Review: ‘Precious’ A Powerful Piece Of Film Making

REVIEW: Precious: Based on the Novel ‘Push’ by Sapphire

Precious: Based on the Novel "Push" by Sapphire

I’ve only got myself to blame on this one, but The Whore missed ‘Precious: Based on the Novel “Push” by Sapphire‘ in the theater. For some reason, even though I wanted to see it so badly, I took myself to other movies instead. I knew that it had the omni-potent powers of Mother O behind it, yet, I ignored Mother O’s all knowing wisdom & still missed it. On the eve of its OnDemand / DVD / Blu-Ray debut though, I finally got my chance to watch it.
Before we get into the review of the film however, let me just say this. I *REFUSE* to continue calling it ‘Precious: Based on the Novel “Push” by Sapphire‘ over & over again. I don’t know how author Sapphire got the filmmakers to commit to mentioning her name as the title, but it’s obnoxious. She’s written one novel & 3 books of poetry. She isn’t Shakespeare or even Stephen King . Imagine if all authors did this to the film versions of their novels. Imagine for a moment, “Harry Potter and the Philosopher’s Stone: Based upon the Novel “Harry Potter and the Philospher’s Stone by J.K. Rowling” or “Going Rogue: Based upon the fictional Pop Up book “Going Rogue” by Sarah Palin“. It’s ridiculous. Stop being so self important. Learn from the greats and allow your work to speak for itself. If people are interested enough in the story, they’ll seek out your work. Or the audience would see the begining or end credits which would say “Based upon the novel by Joe So & So”. OK, tirade over.

Adapted from the award winning novel “Push“, “Precious” follows 16 year old Claireece “Precious” Jones (played incredibly by Gabourey Sidibe) in 1987 Harlem. ‘Precious’ is a severely obsese, illiterate, black young woman just trying to get through her life. She lives with her abusive mother Mary (Mo’Nique) who thrives on television and the welfare checks she recieves, in Section 8 housing. When the movie starts, we’re taken into Precious’ world of lonlineness, isolation, despair and depression. Through flashbacks, we learn that Precious was repeatedly raped by her mother’s boyfriend, and has a child named Mongo (short for mongoloid) by him. After being impregnated a second time by him, the boyfriend departs leaving Mary to blame Precious for “making her man leave”. We follow Precious as she gets suspended from school for being pregnant again, and enrolls in an alternative school, which she hopes will change her life. There she meets her new teacher, Blu Rain (Paula Patton) who sees the potential in Precious and begins teaching her how to read. As she becomes literate and educated, she begins to taste freedom.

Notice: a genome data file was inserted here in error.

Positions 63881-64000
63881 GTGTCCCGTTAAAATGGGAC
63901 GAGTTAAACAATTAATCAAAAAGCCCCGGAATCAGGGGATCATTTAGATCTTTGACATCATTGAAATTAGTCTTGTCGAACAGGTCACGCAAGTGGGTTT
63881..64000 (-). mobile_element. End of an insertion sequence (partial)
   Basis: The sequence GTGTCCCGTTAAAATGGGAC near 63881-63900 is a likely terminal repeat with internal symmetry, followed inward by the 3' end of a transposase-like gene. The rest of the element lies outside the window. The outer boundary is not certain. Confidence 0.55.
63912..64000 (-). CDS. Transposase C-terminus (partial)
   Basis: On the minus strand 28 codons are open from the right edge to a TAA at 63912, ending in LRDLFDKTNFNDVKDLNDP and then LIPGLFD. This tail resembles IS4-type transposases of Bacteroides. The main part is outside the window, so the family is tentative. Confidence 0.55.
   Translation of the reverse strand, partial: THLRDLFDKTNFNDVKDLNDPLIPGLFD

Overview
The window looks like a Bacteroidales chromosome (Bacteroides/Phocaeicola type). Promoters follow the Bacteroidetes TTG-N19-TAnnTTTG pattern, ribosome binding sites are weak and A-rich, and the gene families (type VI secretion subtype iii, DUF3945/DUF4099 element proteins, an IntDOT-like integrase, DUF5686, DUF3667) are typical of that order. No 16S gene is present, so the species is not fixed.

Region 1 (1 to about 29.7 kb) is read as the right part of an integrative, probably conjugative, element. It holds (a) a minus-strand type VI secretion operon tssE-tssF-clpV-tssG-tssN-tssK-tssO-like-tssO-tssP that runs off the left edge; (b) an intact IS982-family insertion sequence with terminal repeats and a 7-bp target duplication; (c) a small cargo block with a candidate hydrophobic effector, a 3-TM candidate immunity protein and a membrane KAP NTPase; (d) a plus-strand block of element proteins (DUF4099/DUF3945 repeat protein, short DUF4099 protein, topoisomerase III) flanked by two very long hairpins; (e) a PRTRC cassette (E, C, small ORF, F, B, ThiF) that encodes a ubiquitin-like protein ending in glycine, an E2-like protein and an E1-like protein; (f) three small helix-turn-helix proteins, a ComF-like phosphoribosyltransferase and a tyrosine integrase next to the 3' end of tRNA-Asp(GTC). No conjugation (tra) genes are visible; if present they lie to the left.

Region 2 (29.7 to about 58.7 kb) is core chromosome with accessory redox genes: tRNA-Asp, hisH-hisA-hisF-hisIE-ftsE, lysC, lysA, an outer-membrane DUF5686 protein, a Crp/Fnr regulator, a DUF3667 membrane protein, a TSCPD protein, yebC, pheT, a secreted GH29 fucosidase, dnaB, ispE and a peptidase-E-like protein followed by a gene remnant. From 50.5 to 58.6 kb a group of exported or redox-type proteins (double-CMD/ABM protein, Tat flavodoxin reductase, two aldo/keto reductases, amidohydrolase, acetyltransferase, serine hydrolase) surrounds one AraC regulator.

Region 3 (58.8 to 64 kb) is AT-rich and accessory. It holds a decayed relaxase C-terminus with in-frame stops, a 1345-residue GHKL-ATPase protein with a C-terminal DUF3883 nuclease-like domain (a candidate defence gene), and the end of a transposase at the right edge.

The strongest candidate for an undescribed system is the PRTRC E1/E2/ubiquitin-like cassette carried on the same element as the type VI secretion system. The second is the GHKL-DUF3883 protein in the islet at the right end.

I don’t want to get into too much plot-wise, as this is a movie that shouldn’t be spoiled. “Precious” should be required viewing and deserves all the awards it has won (& will continue to win). It is one helluva powerful movie. Is it hard to take? Yes. But the film is hard to take because it’s so realistic & because sometimes, life is so hard to take. That is how realistic this movie is. You feel like you are just as lonely and desperate and hopeless as Precious is. You feel like a fly on the wall in the section 8 housing, wanting to save Precious from all of her abusive, dysfunctional, horrifying relationships. The only love that Precious has ever known is pain. And while she fantasizes about a better life for herself by being someone else- a white woman, a music video star, a movie star – she can not break free from her life & the cycle of abuse. This is heavy, powerful stuff. It is also filmmaking at its finest. Beautifully directed, powerfully written, and amazingly acted, Precious is certainly one of my favorite films in recent memory. With supporting turns by Lenny Kravitz as a hospital nurse, and a suprisingly strong performance by Mariah Carey as a social worker, the cast is well rounded and strong. This is a movie that you MUST see. It’s not an easy film, it’s not a fluffy film, it’s not neatly wrapped – just like our lives. This is where its greatest strength lies.

Review Rating: 10/10 (The most precious type of movie there is)




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